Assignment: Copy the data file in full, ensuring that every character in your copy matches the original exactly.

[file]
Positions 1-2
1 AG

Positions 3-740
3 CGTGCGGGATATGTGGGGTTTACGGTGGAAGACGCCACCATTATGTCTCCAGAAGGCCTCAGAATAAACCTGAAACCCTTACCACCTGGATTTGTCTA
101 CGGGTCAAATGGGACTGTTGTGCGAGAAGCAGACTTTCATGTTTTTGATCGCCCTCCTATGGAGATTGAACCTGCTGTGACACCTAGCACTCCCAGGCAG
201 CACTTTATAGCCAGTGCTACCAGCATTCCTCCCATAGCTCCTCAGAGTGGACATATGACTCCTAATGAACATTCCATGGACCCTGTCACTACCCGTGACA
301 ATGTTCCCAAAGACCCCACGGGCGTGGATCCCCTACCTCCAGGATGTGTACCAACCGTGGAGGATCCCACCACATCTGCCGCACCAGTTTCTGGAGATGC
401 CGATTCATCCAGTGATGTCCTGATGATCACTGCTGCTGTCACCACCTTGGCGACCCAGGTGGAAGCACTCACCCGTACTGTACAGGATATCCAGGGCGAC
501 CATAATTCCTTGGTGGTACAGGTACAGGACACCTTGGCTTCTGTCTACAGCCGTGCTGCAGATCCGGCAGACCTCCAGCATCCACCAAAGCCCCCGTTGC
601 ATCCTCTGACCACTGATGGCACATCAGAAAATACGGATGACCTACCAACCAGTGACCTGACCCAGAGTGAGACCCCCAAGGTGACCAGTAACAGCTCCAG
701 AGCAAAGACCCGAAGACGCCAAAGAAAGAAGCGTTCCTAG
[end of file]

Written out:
Positions 1-2
1 AG

Positions 3-740
3 CGTGCGGGATATGTGGGGTTTACGGTGGAAGACGCCACCATTATGTCTCCAGAAGGCCTCAGAATAAACCTGAAACCCTTACCACCTGGATTTGTCTA
101 CGGGTCAAATGGGACTGTTGTGCGAGAAGCAGACTTTCATGTTTTTGATCGCCCTCCTATGGAGATTGAACCTGCTGTGACACCTAGCACTCCCAGGCAG
201 CACTTTATAGCCAGTGCTACCAGCATTCCTCCCATAGCTCCTCAGAGTGGACATATGACTCCTAATGAACATTCCATGGACCCTGTCACTACCCGTGACA
301 ATGTTCCCAAAGACCCCACGGGCGTGGATCCCCTACCTCCAGGATGTGTACCAACCGTGGAGGATCCCACCACATCTGCCGCACCAGTTTCTGGAGATGC
401 CGATTCATCCAGTGATGTCCTGATGATCACTGCTGCTGTCACCACCTTGGCGACCCAGGTGGAAGCACTCACCCGTACTGTACAGGATATCCAGGGCGAC
501 CATAATTCCTTGGTGGTACAGGTACAGGACACCTTGGCTTCTGTCTACAGCCGTGCTGCAGATCCGGCAGACCTCCAGCATCCACCAAAGCCCCCGTTGC
601 ATCCTCTGACCACTGATGGCACATCAGAAAATACGGATGACCTACCAACCAGTGACCTGACCCAGAGTGAGACCCCCAAGGTGACCAGTAACAGCTCCAG
701 AGCAAAGACCCGAAGACGCCAAAGAAAGAAGCGTTCCTAG